Short-term exercise does not increase ER stress protein expression in cardiac muscle

Zsolt Murlasits, Youngil Lee, Scott K Powers
Medicine and Science in Sports and Exercise 2007, 39 (9): 1522-8

PURPOSE: Both short-term (three to five consecutive days) and long-term (weeks to months) endurance exercise training provides cardioprotection against ischemia-reperfusion (IR)-induced injury. However, the mechanisms responsible for exercise-induced cardioprotection are not well understood. Emerging evidence indicates that endoplasmic reticulum (ER) damage contributes to IR-induced myocardial injury. It follows that exercise-induced expression of ER stress proteins could serve as the mediators of exercise-induced cardioprotection against IR injury. Hence, these experiments tested the hypothesis that exercise training is associated with an increase in ER stress proteins in the heart.

METHODS: Adult male Sprague-Dawley rats (N=13) were habituated to treadmill running for 5 d, followed by five 60-min exercise bouts (approximately 70% of VO2max) on consecutive days. Infarct area resulting from IR was determined by a standard histological (triphenyltetrazolium chloride (TTC)) method. Cardiac levels of ER stress proteins Grp78, Grp94, and calreticulin were analyzed via Western blot. Moreover, we determined myocardial levels of heat shock protein 72 (HSP72) along with ER proteins associated with cellular injury, including CHOP, caspase 12, Puma, Noxa, and ATF3.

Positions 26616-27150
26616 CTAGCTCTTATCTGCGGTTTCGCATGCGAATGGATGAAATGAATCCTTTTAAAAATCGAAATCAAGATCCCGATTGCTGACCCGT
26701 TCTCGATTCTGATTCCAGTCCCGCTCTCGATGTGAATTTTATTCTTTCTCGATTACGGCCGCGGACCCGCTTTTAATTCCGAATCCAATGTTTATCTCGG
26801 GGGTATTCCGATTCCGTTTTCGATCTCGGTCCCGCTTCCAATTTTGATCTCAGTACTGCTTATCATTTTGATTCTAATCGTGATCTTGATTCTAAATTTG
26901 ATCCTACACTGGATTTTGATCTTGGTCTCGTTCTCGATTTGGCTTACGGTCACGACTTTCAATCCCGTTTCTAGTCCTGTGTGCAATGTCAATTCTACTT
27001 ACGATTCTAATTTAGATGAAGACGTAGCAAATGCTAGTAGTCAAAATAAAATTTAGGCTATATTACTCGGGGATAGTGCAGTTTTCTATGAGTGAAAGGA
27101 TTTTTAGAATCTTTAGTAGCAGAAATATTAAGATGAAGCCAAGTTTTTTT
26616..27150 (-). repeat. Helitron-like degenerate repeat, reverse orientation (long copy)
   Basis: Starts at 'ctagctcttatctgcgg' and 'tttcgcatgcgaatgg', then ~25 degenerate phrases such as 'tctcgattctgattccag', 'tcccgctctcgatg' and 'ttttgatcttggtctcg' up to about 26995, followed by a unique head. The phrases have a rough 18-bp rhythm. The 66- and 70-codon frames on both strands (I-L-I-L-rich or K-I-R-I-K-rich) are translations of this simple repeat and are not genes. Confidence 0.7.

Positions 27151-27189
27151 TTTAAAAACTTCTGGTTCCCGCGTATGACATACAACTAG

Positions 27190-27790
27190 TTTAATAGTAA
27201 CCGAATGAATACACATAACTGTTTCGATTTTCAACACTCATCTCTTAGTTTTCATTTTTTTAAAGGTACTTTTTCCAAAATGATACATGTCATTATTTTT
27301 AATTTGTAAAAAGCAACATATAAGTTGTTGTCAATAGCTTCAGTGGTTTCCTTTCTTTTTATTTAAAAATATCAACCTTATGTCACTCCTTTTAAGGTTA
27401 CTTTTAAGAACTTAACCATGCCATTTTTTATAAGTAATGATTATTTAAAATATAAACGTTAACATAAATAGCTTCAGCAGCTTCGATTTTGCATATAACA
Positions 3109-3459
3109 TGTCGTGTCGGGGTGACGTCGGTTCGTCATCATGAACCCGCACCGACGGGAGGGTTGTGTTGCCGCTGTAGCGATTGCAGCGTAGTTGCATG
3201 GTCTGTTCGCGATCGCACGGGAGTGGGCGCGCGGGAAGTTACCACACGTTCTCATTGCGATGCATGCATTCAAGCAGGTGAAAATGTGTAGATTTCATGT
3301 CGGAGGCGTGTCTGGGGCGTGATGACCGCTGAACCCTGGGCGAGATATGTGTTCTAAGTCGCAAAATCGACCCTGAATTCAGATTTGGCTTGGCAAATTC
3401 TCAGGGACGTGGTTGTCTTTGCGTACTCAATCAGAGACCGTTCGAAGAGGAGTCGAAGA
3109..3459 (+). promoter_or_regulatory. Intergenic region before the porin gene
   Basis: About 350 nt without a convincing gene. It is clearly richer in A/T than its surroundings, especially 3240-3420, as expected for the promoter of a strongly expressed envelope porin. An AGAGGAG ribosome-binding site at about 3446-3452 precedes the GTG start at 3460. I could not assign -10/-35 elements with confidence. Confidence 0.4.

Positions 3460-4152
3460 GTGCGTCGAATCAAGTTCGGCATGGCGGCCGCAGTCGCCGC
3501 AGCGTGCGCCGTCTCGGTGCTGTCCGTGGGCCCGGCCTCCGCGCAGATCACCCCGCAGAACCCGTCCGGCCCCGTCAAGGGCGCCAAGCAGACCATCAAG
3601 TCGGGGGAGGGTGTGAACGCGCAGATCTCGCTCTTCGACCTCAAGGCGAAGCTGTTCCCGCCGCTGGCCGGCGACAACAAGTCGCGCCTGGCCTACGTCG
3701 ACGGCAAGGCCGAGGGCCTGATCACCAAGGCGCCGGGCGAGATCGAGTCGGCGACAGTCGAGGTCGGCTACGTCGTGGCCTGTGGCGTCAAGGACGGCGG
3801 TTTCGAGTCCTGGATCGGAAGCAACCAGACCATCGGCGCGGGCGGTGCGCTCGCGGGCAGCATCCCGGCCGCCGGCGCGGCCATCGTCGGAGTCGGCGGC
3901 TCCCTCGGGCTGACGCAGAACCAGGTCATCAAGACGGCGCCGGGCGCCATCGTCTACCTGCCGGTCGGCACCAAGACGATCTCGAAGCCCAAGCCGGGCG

RESULTS: Our exercise protocol resulted in cardioprotection as evidenced by reduced infarct size (P<0.05) and increased myocardial HSP72 levels (+227%; P<0.01) in the exercise-trained animals. Nonetheless, exercise training did not increase (P>0.05) cardiac levels of the ER stress proteins, Grp78, Grp94, and calreticulin. Moreover, exercise did not alter myocardial levels of CHOP, caspase 12, Puma, Noxa, or ATF3.

CONCLUSION: These data reveal that short-term exercise training does not elevate ER stress proteins in the heart. Hence, the cardioprotective effect of short-term exercise training does not seem to be linked to ER stress adaptation.

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